How teenagers communicate: 7 things you should know

A study from Ericsson ConsmerLab explored the way teenagers communicate. Do the results jibe with the way the teens in your life behave?

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Besides the parenting implications of turning a blind eye, observing American’s burgeoning adults will help predict their media habits as they grow older—or so says a study this month from Ericsson ConsumerLab.

“As they get older, teenagers start to use communication tools in the same way as adults,” Ann-Charlotte Kornblad, senior advisor at Ericsson ConsumerLab, said in a press release. “They will continue to use ‘their’ tools such as texting, Facebook and video chat, but at the same time, they understand the need to use voice and email as they move into the next stage of their lives.”

For the time being, however, you can rest assured that most teens think land lines and email are lame, according to the study, which interviewed nearly 2,000 teens ages 13 to 17. Ericsson ConsumerLab said the respondents are representative of teens throughout the United States.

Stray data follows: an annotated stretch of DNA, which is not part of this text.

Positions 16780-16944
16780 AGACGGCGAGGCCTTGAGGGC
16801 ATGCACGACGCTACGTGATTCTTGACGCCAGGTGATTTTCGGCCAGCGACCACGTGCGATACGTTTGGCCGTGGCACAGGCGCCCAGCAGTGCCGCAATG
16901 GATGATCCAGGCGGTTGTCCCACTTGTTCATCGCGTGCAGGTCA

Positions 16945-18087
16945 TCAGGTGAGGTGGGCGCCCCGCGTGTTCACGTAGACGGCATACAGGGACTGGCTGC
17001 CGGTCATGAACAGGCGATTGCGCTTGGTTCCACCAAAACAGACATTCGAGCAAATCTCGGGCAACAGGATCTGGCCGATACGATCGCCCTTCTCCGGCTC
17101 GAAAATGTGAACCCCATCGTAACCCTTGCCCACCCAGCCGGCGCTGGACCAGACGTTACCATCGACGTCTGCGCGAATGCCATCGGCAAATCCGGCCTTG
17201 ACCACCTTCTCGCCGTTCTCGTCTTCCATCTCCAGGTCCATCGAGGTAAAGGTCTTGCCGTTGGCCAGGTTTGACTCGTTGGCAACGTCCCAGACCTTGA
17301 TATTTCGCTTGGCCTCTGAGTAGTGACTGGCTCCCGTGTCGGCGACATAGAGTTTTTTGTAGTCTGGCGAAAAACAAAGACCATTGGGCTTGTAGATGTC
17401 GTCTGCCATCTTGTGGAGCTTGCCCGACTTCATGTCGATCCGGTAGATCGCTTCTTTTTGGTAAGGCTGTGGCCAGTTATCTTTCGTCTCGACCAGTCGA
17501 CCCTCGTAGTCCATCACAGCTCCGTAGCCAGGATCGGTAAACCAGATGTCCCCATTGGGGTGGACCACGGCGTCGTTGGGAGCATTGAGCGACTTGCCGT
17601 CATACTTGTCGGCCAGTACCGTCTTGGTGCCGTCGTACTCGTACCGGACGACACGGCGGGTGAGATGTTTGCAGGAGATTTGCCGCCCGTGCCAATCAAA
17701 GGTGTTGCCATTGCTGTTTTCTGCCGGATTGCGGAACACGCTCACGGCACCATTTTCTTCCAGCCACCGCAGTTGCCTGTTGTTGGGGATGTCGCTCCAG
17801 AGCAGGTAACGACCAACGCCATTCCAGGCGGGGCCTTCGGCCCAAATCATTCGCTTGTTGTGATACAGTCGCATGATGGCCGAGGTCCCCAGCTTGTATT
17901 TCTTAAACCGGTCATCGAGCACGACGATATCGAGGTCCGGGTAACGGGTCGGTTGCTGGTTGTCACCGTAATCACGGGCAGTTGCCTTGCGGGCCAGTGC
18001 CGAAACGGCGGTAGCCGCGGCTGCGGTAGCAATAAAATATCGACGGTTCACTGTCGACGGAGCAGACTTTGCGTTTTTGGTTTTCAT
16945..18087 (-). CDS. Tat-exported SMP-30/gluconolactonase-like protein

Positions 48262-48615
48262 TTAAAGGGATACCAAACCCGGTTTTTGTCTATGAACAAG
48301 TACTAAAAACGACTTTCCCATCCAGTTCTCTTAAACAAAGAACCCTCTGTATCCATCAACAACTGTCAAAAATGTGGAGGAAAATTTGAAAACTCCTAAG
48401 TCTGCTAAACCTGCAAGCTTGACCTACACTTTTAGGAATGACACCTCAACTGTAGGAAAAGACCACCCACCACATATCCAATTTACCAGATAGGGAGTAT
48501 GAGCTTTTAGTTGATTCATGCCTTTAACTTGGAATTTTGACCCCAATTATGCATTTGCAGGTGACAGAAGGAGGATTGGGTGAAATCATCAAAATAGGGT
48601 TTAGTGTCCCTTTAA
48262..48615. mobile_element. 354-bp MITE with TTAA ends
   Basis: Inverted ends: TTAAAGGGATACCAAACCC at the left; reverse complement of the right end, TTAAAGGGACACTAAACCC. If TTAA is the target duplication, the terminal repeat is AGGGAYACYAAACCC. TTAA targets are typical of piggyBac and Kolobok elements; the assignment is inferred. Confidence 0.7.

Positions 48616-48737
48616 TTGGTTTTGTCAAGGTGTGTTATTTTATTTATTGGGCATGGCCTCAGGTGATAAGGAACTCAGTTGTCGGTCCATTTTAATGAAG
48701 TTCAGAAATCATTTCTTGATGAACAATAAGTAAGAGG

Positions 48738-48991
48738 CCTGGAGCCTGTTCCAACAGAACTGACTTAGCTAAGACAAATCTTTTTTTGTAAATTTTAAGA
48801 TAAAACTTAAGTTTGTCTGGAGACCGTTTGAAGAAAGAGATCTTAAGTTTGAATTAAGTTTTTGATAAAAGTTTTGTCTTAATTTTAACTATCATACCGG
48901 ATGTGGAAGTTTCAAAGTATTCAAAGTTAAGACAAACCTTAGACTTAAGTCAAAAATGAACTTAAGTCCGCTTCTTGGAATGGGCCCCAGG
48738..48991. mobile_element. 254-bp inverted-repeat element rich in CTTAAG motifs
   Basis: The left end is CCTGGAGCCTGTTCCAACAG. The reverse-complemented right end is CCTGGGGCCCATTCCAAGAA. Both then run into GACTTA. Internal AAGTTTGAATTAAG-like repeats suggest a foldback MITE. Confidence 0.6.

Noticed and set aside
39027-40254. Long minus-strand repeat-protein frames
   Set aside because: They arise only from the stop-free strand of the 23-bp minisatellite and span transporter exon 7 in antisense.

Here are seven useful (or at least interesting) takeaways from the study:

Face-to-face communication is tops among teens. The study asked teenagers to rank the methods of communication they would most miss if taken away, and 58 percent cited “in real life” as No. 1. Here’s the full list:

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